READ MORE: Charlemagne's bones are (probably) real

For more news from Germany, join us on Facebook and Twitter.

DPA/The Local (news@thelocal.de)

Your comments about this article

Today's headlines
Analysis
How Merkel reacts to crises better than other leaders
Photo: DPA

It is of critical importance for a country how a leader chooses to react to an act of terrorism. Chancellor Angela Merkel’s cool head sets an example for the rest of the country.

Turkey demands Germany extradite Gülen supporters
Fethullah Gülen. Photo: DPA

Ankara called on Germany on Thursday to extradite supporters of Islamic cleric Fethullah Gülen, whom the Turkish government accuses of plotting a failed coup earlier this month.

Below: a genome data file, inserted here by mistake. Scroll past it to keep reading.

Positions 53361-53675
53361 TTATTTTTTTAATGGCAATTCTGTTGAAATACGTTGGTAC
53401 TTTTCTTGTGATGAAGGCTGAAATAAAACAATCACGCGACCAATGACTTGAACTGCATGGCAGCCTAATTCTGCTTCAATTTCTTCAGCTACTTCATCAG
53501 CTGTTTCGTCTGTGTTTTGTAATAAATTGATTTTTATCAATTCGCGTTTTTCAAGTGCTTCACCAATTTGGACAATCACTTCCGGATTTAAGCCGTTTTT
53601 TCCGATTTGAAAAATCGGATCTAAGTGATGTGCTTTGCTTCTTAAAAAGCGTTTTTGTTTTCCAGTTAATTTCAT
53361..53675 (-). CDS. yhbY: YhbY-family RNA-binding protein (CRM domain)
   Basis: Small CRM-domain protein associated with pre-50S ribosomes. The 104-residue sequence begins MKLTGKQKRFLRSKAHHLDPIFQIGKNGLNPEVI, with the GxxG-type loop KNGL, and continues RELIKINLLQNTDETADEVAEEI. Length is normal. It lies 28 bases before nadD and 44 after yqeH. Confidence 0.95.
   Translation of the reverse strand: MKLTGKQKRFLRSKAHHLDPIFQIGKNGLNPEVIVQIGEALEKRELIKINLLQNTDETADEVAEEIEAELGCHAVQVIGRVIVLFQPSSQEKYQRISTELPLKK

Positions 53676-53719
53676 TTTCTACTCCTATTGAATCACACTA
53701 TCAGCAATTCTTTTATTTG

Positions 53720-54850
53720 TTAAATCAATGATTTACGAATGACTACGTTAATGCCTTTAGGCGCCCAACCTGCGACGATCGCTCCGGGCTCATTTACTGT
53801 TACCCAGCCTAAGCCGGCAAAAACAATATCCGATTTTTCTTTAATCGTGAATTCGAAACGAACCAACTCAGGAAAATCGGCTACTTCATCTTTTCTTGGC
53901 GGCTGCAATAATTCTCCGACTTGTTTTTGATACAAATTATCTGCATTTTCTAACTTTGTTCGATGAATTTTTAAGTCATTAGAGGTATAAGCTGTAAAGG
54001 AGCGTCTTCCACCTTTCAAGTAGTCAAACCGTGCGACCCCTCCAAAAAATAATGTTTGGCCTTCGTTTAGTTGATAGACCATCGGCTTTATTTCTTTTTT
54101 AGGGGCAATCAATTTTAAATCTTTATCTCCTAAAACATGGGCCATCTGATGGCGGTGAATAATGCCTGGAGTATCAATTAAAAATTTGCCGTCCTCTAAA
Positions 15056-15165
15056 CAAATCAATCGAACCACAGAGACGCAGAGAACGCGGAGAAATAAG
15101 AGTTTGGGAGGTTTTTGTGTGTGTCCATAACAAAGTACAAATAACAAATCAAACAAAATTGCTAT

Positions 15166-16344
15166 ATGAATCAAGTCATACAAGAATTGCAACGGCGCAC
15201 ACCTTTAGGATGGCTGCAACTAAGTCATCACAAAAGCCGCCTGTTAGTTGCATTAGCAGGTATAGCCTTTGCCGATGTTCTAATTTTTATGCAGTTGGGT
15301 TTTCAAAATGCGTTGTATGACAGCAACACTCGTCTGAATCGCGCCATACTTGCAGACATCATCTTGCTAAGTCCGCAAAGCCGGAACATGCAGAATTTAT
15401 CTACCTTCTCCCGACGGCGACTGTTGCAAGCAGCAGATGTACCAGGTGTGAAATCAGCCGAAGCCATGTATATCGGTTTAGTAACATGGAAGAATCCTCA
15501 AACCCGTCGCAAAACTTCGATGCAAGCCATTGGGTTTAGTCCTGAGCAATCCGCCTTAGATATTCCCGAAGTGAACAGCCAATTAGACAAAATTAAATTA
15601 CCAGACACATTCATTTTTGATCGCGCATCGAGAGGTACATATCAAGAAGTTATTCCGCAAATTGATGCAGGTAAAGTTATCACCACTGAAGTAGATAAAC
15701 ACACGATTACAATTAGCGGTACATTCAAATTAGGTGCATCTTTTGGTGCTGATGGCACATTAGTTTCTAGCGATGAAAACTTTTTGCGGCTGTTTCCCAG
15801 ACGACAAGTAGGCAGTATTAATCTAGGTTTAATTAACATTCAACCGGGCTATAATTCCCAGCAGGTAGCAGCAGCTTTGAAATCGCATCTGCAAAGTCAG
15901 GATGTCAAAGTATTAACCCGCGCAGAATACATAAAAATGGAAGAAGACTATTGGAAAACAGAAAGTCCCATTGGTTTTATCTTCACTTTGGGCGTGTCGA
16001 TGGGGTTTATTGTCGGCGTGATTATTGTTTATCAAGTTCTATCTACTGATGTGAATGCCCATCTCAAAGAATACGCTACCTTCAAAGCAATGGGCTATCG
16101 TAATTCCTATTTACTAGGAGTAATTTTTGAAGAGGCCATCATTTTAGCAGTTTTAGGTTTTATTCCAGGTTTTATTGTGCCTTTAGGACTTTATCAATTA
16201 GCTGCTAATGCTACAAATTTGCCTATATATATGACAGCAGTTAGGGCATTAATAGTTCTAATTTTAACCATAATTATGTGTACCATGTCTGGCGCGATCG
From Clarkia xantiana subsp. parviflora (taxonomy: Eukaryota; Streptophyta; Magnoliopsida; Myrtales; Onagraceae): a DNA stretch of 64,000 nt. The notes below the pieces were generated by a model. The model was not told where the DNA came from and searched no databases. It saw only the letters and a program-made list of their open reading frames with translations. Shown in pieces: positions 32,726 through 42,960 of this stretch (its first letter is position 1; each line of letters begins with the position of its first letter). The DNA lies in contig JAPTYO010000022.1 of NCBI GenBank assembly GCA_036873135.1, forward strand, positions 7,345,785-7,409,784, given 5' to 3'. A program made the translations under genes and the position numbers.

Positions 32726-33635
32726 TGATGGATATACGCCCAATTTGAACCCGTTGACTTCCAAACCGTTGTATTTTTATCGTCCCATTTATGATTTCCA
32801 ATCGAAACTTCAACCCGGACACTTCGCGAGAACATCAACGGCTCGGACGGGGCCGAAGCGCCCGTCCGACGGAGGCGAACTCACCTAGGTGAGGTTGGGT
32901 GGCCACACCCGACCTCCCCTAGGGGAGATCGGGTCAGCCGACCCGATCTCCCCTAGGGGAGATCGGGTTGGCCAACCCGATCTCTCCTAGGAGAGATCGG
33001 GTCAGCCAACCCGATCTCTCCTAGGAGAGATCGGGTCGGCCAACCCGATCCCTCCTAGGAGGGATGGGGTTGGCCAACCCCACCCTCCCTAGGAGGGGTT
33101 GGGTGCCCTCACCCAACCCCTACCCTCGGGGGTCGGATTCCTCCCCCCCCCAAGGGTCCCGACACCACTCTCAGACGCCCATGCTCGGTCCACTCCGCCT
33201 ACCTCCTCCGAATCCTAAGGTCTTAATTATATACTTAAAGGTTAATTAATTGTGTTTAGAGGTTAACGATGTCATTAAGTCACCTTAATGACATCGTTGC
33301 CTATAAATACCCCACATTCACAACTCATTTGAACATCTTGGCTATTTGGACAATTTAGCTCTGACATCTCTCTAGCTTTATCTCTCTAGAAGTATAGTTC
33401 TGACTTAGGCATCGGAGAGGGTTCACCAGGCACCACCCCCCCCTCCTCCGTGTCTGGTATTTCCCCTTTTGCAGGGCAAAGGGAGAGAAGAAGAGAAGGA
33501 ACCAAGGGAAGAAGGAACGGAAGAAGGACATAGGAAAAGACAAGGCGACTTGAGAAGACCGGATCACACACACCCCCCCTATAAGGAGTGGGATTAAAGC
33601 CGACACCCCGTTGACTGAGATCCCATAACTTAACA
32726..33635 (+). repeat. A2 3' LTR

German police raid 'hotbed of radicalization'
Police entering one of the residences. Photo: DPA

A mosque and eight residences were searched.

Germany boasts Europe's best value beaches
This beach just got named Europe's cheapest. Do you know where it is? Photo: DPA

Forget Mallorca or the Costa del Sol - the best beach bargains can be found in Germany. But where?

After rampages, Merkel says again: Wir schaffen das
Photo: DPA

Speaking for the first time after a Syrian refugee blew himself up in southern Germany, Chancellor Angela Merkel reaffirmed her commitment to helping refugees on Thursday.

The Local List
Germany's five most mind-boggling conspiracy theories
What's the point of this mysterious tower at Tempelhof Airport? Photo: DPA.